Road vs Rail pricing

jthjth

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This is a letter in today’s Times. Although aimed at the current discussion on possible road pricing, it rather sums up nicely what is wrong with present day rail ticketing.
“Sir, If road pricing is to be introduced (letters, Nov 17) the system should mirror that experienced by rail users: as complex and incomprehensible as possible. For instance, a single journey would be almost the same as a return; routes between destinations would allow no deviations. Missing one’s slot or being on the wrong road at the wrong time would incur wrath, public humiliation, a demand to pay the full fare, a penalty charge and threat of a court summons. Maybe competing private companies would be set up with their own rules, fares and charges. All this could mean there’d be hundreds of different charges for a simple journey. What fun!”
 
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Bletchleyite

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You jest, but Germany introduced a lorry road pricing scheme a while ago ("LKW-Maut") which mandates booking of the exact route (motorway parts) in advance!

Edit: seems they now have a tag option to avoid booking.
 

WesternLancer

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This is a letter in today’s Times. Although aimed at the current discussion on possible road pricing, it rather sums up nicely what is wrong with present day rail ticketing.
“Sir, If road pricing is to be introduced (letters, Nov 17) the system should mirror that experienced by rail users: as complex and incomprehensible as possible. For instance, a single journey would be almost the same as a return; routes between destinations would allow no deviations. Missing one’s slot or being on the wrong road at the wrong time would incur wrath, public humiliation, a demand to pay the full fare, a penalty charge and threat of a court summons. Maybe competing private companies would be set up with their own rules, fares and charges. All this could mean there’d be hundreds of different charges for a simple journey. What fun!”
Nicely put!

I have to say, it has always seemed to me that there would be little point in road pricing unless it was combined with some element of 'demand management' to the pricing. After all, like seats on a train road space is finite and the resource could be better allocated if there was some incentive (beyond avoiding being stuck in a jam) if people could be moved towards use of the space at less busy times. Of course always winners and losers in this sort of thing and it will take a bold set of politicians to implement anything.
 

island

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We may laugh at first class road pricing, and perhaps we should, but there are some examples in the USA and possibly elsewhere of differential pricing by lane on the same road.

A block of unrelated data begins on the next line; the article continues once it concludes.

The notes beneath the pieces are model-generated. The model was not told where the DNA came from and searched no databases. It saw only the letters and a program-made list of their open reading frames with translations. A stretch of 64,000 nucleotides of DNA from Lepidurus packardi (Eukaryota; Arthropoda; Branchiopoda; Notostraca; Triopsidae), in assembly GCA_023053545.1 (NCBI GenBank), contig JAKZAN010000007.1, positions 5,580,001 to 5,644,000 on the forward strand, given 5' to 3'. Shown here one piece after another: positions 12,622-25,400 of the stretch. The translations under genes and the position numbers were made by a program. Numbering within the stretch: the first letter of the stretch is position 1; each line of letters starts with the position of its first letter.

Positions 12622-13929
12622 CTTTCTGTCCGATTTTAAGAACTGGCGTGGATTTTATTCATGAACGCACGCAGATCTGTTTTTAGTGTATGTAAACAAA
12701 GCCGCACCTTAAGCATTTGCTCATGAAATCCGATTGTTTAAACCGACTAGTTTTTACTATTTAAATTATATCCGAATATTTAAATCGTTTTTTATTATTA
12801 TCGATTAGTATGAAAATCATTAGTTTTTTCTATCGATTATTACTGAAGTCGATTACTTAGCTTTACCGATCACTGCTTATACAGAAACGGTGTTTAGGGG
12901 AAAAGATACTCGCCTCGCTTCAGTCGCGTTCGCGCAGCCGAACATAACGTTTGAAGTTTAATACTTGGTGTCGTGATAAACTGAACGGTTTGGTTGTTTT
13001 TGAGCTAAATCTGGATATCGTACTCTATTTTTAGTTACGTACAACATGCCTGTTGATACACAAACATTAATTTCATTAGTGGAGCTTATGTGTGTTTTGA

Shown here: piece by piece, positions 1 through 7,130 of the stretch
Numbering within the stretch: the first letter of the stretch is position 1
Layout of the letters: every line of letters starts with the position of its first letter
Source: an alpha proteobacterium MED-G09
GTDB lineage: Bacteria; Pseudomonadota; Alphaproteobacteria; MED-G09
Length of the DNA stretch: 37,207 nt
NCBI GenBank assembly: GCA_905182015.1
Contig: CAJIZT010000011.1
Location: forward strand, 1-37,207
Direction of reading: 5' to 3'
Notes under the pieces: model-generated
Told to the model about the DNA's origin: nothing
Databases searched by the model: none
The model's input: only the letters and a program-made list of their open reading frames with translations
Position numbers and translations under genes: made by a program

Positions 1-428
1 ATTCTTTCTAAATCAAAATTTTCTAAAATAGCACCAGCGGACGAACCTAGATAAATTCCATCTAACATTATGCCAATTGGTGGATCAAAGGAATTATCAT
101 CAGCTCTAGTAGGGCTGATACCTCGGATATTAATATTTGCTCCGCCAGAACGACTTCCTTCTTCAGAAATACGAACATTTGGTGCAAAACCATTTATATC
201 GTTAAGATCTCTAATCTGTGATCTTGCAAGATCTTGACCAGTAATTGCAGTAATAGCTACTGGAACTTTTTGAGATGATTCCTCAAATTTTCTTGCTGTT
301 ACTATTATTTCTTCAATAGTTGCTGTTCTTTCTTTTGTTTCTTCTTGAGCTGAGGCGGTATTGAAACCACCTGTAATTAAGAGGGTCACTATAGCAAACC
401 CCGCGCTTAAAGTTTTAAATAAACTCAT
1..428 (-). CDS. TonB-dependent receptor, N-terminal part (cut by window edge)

miami

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beyond avoiding being stuck in a jam

Which is quite a progressive system - everyone is stuck in the same jam, no matter if you're on £500k a year driving a merc, or a teacher on £25k a year in a 15 year old corsa. The cost of the time wasted is higher for the merc driver.

Similarly everyone is crammed on a rush hour train into manchester, unless there's a first class section to allow the £500k a year passenger to get away from the riffraff.

I do like the idea of making the trains more egalitarian. Anyone travelling at rush hour will suffer the same, no need for more expensive fares there to 'manage demand'. The idea behind 'advanced' fares could be thrown away too.

Sadly every move to 'simplify' rail fares is to reduce flexibility and try to make a 50 minute train ride equivelent to a transatlantic plane ride. The solution isn't to make cars worse, it's to make trains better. Get back to the norm of walk up fares, get rid of railcards.

We may laugh at first class road pricing, and perhaps we should, but there are some examples in the USA and possibly elsewhere of differential pricing by lane on the same road.

The M6 Toll
 

TUC

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Or to put it another way, a system which, although with complexities in how it is built up, is perfectly capable of being simple to use if people take advantage of modern technology instead of living in the 1970s.
 

miami

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if people take advantage of modern technology instead of living in the 1970s.

Rail pricing is not at all simple to use, and the penalties for being wrong are extreme.

Take a wrong turning when driving, or go out at the wrong time, and you are delayed.

Get on the wrong train and you end up in court.
 

island

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Rail pricing is not at all simple to use, and the penalties for being wrong are extreme.

Take a wrong turning when driving, or go out at the wrong time, and you are delayed.

Get on the wrong train and you end up in court.
Plenty of roads where taking a wrong turn can get you a £130 fine in the post too.
 

miami

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Very occasionally. You are keen to over dramatise this.

"Missing one’s slot or being on the wrong road at the wrong time would incur wrath, public humiliation, a demand to pay the full fare, a penalty charge and threat of a court summons"

That's not me.